Dorothea Scott-Coward to Emily McDonnell, 27 June 
I have today received your letter of May 23rd (the quickest any of yours have come!) & the photo of the babies with Robert. I do like it & what a dear old thing Robert looks. Everybody here says “What a nice fellow.” But my dear how determined both your blessed Pledges look. I begin to think you will be bossed in your declining years. You say again you hoped for a letter from me but did not get one. You never seem to get any of my letters. I wonder if the last one via Mother has reached you. I hope Mother has sent off the spoons for the babies’ birthdays — tho I fear they will be late for Peters birthday two years old poor lamb!
It is almost the anniversary of my starting out to this country. Tho I have had some fairly stiff times — I have never a moment regretted coming, the only time I was at all wretched was my first few weeks with John. poor boy his health makes one forgive him everything, he is dreadfully ill really, I hardly think he can recover. You know the people out here don’t look upon him as quite a sane person. Keep this to yourself. I have been careful to say as little as possible about him in my letters. He is far more quarrelsome than Ro & only people like my Bob — (who are very few & far between) & who are too big in body & mind to trouble themselves about his lungs & only pity his unfortunate state — put up with him. He has always meant to be kind to me — but oh how patronizing in his ways!
Yes Judy is growing into a Beauty. She wrote & told me to write quite frankly to her about John but to use my judgement in what I said to his parents. As a matter of fact I have not spoken frankly (all I know about J!!) to any of them tho lately I have written openly to Aunt May about his health. I thought it only fair. I hope he won’t hear I have done so!
It makes me tingle with shame to hear of Ro running up bills & treating them like that & having all the relations (probably) gossiping about the Cowards wanting help. Oh I’m so glad I am independent. But I am rather sorry — tho it is nice of them. Uncle Phil sent me back a cheque as he did not want me to pay back my fare. It is playing the fool to send it again. But I shd [should] have been happier had they kept it under the circumstances.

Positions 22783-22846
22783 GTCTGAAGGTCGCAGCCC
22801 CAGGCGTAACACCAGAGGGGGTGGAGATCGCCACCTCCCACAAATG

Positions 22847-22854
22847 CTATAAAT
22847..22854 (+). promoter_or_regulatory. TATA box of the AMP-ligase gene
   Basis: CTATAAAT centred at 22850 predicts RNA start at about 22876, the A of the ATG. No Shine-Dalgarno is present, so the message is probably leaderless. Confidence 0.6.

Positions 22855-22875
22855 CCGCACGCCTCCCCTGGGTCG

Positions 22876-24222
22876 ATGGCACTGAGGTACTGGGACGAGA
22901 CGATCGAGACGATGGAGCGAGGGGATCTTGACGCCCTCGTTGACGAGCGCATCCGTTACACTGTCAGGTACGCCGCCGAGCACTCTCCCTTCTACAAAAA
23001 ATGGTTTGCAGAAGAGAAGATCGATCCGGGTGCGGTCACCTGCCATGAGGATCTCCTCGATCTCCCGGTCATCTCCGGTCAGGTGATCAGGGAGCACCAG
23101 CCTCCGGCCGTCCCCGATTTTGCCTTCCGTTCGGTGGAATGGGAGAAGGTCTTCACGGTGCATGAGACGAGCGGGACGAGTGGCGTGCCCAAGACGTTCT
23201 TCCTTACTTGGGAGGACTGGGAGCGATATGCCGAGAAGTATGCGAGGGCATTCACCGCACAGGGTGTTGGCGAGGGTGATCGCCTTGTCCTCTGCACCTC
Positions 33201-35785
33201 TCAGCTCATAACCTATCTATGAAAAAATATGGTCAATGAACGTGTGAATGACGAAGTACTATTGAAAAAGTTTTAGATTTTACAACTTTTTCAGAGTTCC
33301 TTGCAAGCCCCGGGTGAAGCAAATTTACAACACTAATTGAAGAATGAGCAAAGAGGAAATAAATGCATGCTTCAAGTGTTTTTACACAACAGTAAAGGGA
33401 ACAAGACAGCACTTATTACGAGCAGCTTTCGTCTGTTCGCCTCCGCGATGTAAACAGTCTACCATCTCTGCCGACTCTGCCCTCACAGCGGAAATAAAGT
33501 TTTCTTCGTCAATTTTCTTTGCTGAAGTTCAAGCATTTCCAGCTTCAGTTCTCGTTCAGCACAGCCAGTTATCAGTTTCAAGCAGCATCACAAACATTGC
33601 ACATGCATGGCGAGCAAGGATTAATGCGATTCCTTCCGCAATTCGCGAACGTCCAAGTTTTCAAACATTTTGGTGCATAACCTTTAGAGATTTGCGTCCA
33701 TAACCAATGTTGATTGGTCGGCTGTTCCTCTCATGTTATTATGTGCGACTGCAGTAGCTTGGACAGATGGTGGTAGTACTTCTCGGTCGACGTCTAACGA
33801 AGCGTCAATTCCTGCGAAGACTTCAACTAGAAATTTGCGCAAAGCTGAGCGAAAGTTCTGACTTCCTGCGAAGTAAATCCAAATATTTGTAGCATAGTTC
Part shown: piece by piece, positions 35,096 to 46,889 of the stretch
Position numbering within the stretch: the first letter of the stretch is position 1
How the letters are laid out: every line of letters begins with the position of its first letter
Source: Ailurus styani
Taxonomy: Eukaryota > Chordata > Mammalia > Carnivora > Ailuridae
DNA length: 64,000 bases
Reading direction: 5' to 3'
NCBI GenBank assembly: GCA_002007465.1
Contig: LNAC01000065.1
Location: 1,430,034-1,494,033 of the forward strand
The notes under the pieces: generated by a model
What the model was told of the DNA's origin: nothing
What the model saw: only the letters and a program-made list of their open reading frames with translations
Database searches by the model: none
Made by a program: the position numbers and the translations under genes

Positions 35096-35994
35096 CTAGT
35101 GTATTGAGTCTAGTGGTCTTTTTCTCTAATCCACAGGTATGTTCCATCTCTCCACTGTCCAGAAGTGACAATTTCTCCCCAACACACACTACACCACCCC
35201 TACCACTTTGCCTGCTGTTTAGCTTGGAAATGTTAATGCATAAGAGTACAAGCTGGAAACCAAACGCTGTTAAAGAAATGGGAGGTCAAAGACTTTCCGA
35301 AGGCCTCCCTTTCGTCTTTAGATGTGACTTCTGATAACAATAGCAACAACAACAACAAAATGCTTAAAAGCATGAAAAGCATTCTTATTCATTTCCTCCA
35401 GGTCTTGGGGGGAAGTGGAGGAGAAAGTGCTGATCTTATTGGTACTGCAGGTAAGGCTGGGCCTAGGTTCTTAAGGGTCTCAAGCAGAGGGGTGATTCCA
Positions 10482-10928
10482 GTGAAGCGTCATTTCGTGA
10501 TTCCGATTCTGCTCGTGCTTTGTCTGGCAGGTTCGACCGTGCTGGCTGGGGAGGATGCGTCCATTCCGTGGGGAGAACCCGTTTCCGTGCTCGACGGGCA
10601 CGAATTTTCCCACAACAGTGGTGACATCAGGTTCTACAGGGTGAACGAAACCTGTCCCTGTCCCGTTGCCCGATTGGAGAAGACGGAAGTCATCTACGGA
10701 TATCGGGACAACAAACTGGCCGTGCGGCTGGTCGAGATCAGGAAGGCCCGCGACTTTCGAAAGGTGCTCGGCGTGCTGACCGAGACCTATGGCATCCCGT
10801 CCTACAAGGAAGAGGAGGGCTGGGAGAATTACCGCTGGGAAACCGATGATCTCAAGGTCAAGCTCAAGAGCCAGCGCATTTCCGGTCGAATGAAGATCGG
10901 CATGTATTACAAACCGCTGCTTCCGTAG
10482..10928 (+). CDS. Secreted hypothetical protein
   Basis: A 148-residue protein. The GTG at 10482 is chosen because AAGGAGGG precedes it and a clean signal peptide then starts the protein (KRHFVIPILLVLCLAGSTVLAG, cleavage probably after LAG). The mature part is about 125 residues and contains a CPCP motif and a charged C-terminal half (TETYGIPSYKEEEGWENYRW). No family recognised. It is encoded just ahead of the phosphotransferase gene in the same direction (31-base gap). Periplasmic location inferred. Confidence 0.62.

You are a darling girl to send me a silk kimona. I shall be so glad of it & it sounds so pretty. I think I shall like Peach for a change from blue.
About a Cotton Crepe. I shd [should] love a pretty blue one. Duty on cotton goods not so high. Please under estimate value & put “Not for Commerce.” Your dark one has been & is being so useful. I made it myself of course. I am larger than formerly
Waist 24 1/2 Bust 36
Neck 12 1/2 Length of skirt 38 in front
I do like a dress out here to fasten down the front or side & the waist line a little bit raised.
My dear Em, my big Bob has been [indistinct] & he is such a great Man. He wants to have a ring make out of a nugget he dug himself out of the Klondike in the Great Gold Rush. And he has built his house with his own hands & will put a veranda round it for me if I will marry him. His father was a Doctor in North of Ireland so he is Irish Protestant — tho much too long out in the wilds to have any prejudices. I forgot to tell you his name: Robert Allison. Called Bob. Over 6 foot, light coloured & bone-y. But please keep all this to yourself for the present. I tell him I may want to get out of it yet!
It seems feeble how I am independent & in such a good “posish” to give it up & become a ranchers’ wife? But I know I am lucky for such a “straight” fine manly thing to like me at all. If the crops are good, he wants it to be in November. Everything here depends on the apples, peaches & tomatoes!!
Very much love,
Yr. loving D. S. C.
I have a letter from Lucy Wray to say she was at Fresole. Mrs Mc in her “most talkative mood & gay as a lark.” I have also had a very nice letter form Mrs Mac herself who never once mentioned herself [but?] full of [indistinct] & her illness.
Typescripts, 1913-1922 — Dorothea Scott-Coward Allison Letters